This year the kids wanted to have their party at Kids Castle in Burbank. If you haven't been there, it's like a mini Las Vegas casino for the under 12 crowd. It's a little bit dark, with a cave-like feel to it, and loud, with lots of noise from all the game machines. The only things needed to turn it into a kiddie Caesar's Palace would be to have waitresses serving Shirley Temples and a really bad lounge singer. We passed on this venue.
There are lots of other places that are happy to host a birthday party, where they will take care of everything. There are children's gyms, indoor playgrounds, bowling alleys, skating rinks, dance studios, riding stables, miniature golf, go-karts and video game arcades.
While a perk of having twins is that we only have to do one birthday party a year, it means twice as many guests and the cost for using one of these party places would rival what I paid for my first car. We chose to have our party at a local park facility, which is cheaper, but means more work for me.
The next thing to line up was the entertainment. I don't know how the teachers at school keep the kids engaged for hours, but I knew I'd need professional help. Again, there are an innumerable amount of choices. You can go traditional and choose to have a character like a Disney princess or clown, face painting, or have a magic or puppet show. Or how about something more unusual like a fencing party, a mad scientist show, or a reptile petting zoo? We went old school and chose the magician.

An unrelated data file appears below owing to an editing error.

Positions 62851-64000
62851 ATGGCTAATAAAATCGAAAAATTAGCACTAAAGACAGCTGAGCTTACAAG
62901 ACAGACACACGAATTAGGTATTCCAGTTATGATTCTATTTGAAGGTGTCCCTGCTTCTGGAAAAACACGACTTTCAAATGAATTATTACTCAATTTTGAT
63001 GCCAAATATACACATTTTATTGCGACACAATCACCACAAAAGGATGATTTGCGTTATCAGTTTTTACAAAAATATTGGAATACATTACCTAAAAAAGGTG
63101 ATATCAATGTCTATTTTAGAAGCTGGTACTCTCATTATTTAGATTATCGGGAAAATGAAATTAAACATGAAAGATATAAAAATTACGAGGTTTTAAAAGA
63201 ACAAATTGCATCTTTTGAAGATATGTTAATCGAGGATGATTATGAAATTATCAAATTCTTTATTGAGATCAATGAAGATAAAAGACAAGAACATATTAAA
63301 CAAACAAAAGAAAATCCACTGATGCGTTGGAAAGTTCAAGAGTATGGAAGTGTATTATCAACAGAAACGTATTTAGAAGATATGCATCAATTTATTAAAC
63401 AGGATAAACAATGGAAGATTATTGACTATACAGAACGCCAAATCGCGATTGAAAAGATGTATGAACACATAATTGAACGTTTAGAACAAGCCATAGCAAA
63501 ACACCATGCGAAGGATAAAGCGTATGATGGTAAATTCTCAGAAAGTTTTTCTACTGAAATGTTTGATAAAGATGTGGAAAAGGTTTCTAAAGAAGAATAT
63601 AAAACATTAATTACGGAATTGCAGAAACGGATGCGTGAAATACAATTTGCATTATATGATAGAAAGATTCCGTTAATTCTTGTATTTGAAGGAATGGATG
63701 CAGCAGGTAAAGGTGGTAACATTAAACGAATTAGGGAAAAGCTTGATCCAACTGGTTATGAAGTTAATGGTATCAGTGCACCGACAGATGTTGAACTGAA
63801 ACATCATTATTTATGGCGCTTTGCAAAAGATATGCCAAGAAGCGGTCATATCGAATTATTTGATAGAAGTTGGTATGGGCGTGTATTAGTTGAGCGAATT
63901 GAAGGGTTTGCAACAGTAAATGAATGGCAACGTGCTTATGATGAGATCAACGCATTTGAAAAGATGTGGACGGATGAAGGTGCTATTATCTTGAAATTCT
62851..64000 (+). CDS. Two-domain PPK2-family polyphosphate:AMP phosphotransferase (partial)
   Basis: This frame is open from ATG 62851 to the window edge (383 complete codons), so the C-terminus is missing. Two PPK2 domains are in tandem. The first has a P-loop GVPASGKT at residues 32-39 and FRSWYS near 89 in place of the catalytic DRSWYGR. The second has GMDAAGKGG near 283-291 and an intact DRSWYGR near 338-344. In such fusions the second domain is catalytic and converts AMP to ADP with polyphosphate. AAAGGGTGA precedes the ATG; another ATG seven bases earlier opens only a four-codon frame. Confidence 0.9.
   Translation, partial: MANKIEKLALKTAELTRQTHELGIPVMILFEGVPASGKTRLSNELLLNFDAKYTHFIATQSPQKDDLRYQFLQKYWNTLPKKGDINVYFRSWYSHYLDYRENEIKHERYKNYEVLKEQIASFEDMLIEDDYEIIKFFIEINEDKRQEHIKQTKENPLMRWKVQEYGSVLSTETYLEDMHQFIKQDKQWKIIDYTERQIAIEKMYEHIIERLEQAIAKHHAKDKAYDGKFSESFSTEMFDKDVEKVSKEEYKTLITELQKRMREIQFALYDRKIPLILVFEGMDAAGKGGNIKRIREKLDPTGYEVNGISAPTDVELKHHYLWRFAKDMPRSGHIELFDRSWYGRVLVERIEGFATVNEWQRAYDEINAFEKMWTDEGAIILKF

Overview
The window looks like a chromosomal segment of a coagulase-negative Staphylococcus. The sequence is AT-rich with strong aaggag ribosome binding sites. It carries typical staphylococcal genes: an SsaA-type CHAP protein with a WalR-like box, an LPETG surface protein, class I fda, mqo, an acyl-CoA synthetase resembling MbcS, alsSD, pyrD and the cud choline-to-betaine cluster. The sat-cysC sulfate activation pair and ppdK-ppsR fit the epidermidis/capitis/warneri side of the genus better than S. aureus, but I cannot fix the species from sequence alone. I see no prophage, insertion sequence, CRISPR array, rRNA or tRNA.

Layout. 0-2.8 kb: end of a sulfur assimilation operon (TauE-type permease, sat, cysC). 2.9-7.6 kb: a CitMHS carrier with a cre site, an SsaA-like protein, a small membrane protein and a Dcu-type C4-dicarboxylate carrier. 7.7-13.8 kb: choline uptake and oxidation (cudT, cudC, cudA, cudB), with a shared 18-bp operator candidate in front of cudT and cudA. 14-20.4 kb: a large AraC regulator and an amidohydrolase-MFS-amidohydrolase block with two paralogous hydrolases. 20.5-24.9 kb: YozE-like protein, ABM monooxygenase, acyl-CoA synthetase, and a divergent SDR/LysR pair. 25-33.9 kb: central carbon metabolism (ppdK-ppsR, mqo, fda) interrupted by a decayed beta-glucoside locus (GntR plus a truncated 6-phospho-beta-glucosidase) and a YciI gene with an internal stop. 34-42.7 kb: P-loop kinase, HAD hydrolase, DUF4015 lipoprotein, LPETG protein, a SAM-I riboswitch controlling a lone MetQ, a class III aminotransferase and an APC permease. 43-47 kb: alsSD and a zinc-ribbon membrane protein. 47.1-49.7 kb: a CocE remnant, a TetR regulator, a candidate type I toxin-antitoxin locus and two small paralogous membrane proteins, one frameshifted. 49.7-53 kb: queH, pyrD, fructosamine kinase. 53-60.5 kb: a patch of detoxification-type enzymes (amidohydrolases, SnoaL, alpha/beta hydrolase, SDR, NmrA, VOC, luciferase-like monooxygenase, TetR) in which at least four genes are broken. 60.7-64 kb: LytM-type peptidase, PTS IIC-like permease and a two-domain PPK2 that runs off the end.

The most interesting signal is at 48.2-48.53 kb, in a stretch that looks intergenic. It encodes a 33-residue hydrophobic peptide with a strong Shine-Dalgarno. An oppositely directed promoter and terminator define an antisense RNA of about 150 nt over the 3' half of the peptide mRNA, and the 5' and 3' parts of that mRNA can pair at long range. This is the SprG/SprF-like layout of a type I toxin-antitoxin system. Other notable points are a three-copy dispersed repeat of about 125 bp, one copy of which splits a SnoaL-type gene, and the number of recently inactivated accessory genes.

Another important thing to plan for is the food. We've been to birthday parties that looked like a catered wedding banquet. I can understand having pizza or maybe sandwiches and a veggie tray, but not needing multiple six-foot long tables just for the food.
We will keep it simple with a few munchies and, of course, birthday cake. Since our twins are a boy and girl, we will need two cakes. One will be very girly and the other will likely involve a superhero.
The last big item to plan for are the goodie bags for the guests. In Hollywood, these are known as swag and might contain thousands of dollars worth of merchandise. I'm not sure where this idea came from, but I'd love to have a chat with the person who thought it up. We attended one party where the goodie bags obviously cost more than the presents brought by the guests. How does that make sense?
Now that most of the details are taken care of, I can relax until the day of the party. I'm sure all of the preparations I've made will make the day go as smooth as silk. Really, it will.
SHARON RAGHAVACHARY is on the steering committee for Crescenta Valley Community Assn. and a member of the Family Advisory Council for Childrens Hospital Los Angeles. She may be reached at email@example.com.